a plurality of word lines arranged in rows, each word line being connected to a plurality of memory cells arranged in the corresponding row,
a plurality of bit lines arranged in columns, each bit line being connected to a plurality of memory cells arranged in the corresponding column,
at least a pair of IO lines connected to said bit lines and arranged on said semiconductor substrate inside said memory cell array, said plurality of bit lines being formed by a bit line layer and said pair of IO lines being formed by an interconnection layer different from said bit line layer,
row decoder means for selecting one of said plurality of word lines and formed on said semiconductor substrate outside a first edge of said memory cell array and arranged in parallel with said columns;
first bit line peripheral circuit means formed on said semiconductor substrate outside a second edge of said memory cell array and arranged in parallel with said rows;
second bit line peripheral circuit means formed on said semiconductor substrate outside a third edge of said memory cell array, connected to said IO lines and arranged in parallel with said columns; and
third bit line peripheral circuit means formed on said semiconductor substrate outside a fourth edge of said memory cell array and arranged in parallel with said rows.
50. The device of claim 49, wherein said first bit line peripheral circuit includes a bit line load circuit, said second bit line peripheral circuit means having a write circuit for writing data to a memory cell in said memory cell array, and said third bit line peripheral circuit means having a read circuit for reading out the data stored in a memory cell of said memory cell array.
51. A semiconductor memory device according to claim 1, wherein said second bit lines are connected to the corresponding first bit lines within said memory cell array.
52. A semiconductor memory device according to claim 1, wherein at least one of said plurality of second bit lines is arranged between said word lines.
53. A semiconductor memory device according to claim 15, wherein at least one of said plurality of second bit lines is arranged between said word lines.
54. A semiconductor memory device according to claim 48, wherein said IO lines are directly connected to the bit lines so as to establish an interconnection node common to said IO lines and corresponding bit lines.
55. A semiconductor memory device according to claim 54, wherein said pair of IO lines is arranged within said memory cell array.
56. A semiconductor memory device according to claim 49, wherein said IO lines are directly connected to said bit lines so as to establish an interconnection node common to said IO lines and corresponding bit lines.
Description
BACKGROUND OF THE INVENTION

1. Field of the Invention

The present invention relates to a semiconductor memory device, and particularly to an improved semiconductor memory device having bit lines for inputting and outputting data for memory cells.

2. Description of the Prior Art

FIG. 45 is a block diagram illustrating an example of a conventional static RAM (referred to as "SRAM" hereinafter). In FIG. 45, a row address input terminal group 1 receives external row address data, and the inputted row address data is amplified or inverted by a row address buffer 2 and is applied to a row decoder 3. The row decoder 3 decodes the row address data applied through the input terminal group 1.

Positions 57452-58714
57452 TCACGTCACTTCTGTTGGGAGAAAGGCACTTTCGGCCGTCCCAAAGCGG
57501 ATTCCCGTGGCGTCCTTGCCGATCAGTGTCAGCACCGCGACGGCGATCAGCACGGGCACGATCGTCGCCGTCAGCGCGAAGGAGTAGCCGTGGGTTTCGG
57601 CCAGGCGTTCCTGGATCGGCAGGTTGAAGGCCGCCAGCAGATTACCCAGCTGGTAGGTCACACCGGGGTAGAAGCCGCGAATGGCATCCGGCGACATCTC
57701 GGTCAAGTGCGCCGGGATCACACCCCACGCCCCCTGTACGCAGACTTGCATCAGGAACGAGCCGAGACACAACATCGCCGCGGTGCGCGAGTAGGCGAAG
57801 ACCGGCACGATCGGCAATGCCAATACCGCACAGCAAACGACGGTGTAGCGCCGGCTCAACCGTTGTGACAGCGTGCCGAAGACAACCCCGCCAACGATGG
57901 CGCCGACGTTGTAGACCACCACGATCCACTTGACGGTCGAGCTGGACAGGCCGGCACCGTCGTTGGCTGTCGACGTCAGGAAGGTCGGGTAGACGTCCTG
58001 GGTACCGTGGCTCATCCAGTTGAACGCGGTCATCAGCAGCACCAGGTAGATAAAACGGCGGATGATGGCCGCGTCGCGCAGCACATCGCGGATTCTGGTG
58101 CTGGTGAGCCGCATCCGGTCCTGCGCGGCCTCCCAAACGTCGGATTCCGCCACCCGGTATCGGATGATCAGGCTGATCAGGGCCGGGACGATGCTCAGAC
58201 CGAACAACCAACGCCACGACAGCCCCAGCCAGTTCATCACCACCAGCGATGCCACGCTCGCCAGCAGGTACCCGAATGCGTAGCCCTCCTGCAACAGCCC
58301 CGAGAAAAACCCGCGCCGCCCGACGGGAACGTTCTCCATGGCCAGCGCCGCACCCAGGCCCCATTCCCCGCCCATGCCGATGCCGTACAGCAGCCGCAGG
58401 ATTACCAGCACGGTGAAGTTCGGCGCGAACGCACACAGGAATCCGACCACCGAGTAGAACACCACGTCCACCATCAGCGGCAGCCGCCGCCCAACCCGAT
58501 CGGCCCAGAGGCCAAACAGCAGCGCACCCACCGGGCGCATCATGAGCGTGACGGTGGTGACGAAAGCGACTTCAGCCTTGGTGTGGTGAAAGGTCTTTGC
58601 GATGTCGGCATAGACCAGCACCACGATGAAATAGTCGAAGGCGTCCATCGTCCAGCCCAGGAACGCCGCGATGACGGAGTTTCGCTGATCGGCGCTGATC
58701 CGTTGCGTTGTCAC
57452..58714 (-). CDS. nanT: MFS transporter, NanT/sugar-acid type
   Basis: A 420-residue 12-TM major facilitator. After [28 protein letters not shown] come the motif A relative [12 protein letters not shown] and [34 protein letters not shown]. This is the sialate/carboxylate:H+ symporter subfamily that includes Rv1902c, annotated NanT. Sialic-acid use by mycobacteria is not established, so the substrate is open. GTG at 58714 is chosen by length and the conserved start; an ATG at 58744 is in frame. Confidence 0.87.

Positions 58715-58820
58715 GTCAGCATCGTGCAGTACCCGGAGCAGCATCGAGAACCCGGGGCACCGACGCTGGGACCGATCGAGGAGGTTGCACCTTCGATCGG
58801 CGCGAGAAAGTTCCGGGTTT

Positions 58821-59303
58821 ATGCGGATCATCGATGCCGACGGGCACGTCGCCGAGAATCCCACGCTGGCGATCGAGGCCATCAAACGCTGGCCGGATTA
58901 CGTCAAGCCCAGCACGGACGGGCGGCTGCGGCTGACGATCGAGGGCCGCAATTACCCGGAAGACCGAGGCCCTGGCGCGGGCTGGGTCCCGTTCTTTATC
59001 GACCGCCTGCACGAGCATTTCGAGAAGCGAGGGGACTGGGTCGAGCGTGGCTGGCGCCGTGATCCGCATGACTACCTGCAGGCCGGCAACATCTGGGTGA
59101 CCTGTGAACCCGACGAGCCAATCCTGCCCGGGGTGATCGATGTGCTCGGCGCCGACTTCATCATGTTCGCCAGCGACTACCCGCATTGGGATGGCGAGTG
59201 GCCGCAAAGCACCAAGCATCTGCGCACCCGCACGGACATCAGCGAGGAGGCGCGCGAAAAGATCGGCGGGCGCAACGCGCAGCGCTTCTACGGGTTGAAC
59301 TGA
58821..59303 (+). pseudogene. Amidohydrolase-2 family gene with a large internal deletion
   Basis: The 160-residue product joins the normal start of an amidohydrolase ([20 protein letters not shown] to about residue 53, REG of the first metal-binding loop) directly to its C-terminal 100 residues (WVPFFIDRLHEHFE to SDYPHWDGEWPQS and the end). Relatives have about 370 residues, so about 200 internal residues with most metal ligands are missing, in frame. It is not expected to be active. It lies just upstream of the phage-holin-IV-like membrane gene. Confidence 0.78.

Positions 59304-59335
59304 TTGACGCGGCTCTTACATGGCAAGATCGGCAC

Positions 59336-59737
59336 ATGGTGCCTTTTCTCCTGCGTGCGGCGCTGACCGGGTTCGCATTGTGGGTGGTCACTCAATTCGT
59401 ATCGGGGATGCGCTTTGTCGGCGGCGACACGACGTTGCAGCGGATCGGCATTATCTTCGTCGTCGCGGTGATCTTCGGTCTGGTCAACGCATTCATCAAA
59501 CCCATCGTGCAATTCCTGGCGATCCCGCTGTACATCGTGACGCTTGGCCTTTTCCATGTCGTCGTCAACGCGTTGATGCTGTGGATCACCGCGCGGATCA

On the other hand, a column address input terminal group 4 receives external column address data, and the inputted column address data is amplified or inverted by a column address buffer 5 and is applied to a column decoder 6. The column decoder decodes the column address data applied through the input terminal group 4. A memory cell array 7 includes a plurality of memory cells arranged in a matrix, for storing information. A read voltage of a small amplitude read from the memory cell array 7 is applied through a multiplexer 8 to a sense amplifier 9 to be amplified therein. An output from the sense amplifier 9 is further amplified by an output data buffer 10 to a level required for fetching it externally from the semiconductor memory device, and is externally outputted through a read data output terminal 11.

A write data input terminal 12 receives write data. The write data thus applied is amplified by an input data buffer 13. A chip selection signal is applied to a terminal 14, and a read/write control signal is applied to a terminal 15. A read/write control circuit 16 controls the sense amplifier 9, output data buffer 10 and input data buffer 13 in accordance with selection/non-selection of the chip and read/write modes of the data, which are determined by the chip selection signal and the read/write control signals, respectively.

FIG. 46 shows peripheral structures of the memory cell array 7 in the SRAM shown in FIG. 45. In FIG. 46, for simplicity reasons, the memory cell array 7 is shown in a form of two rows by two columns. Referring to FIG. 46, memory cells 24a-24d are disposed at crossings of a bit line pair 20a and 20b and a bit line pair 21a and 21b, and word lines 22 and 23 connected to output terminals of the row decoder 3, respectively. Bit line loads 25a, 25b, 26a and 26b are disposed at ends of the bit lines 20a, 20b, 21a and 21b, respectively. These bit line loads 25a, 25a, 26a and 26b are formed of transistors which have first conductive terminals and gates connected to a power supply 18 and second conductive terminals connected to the corresponding bit lines.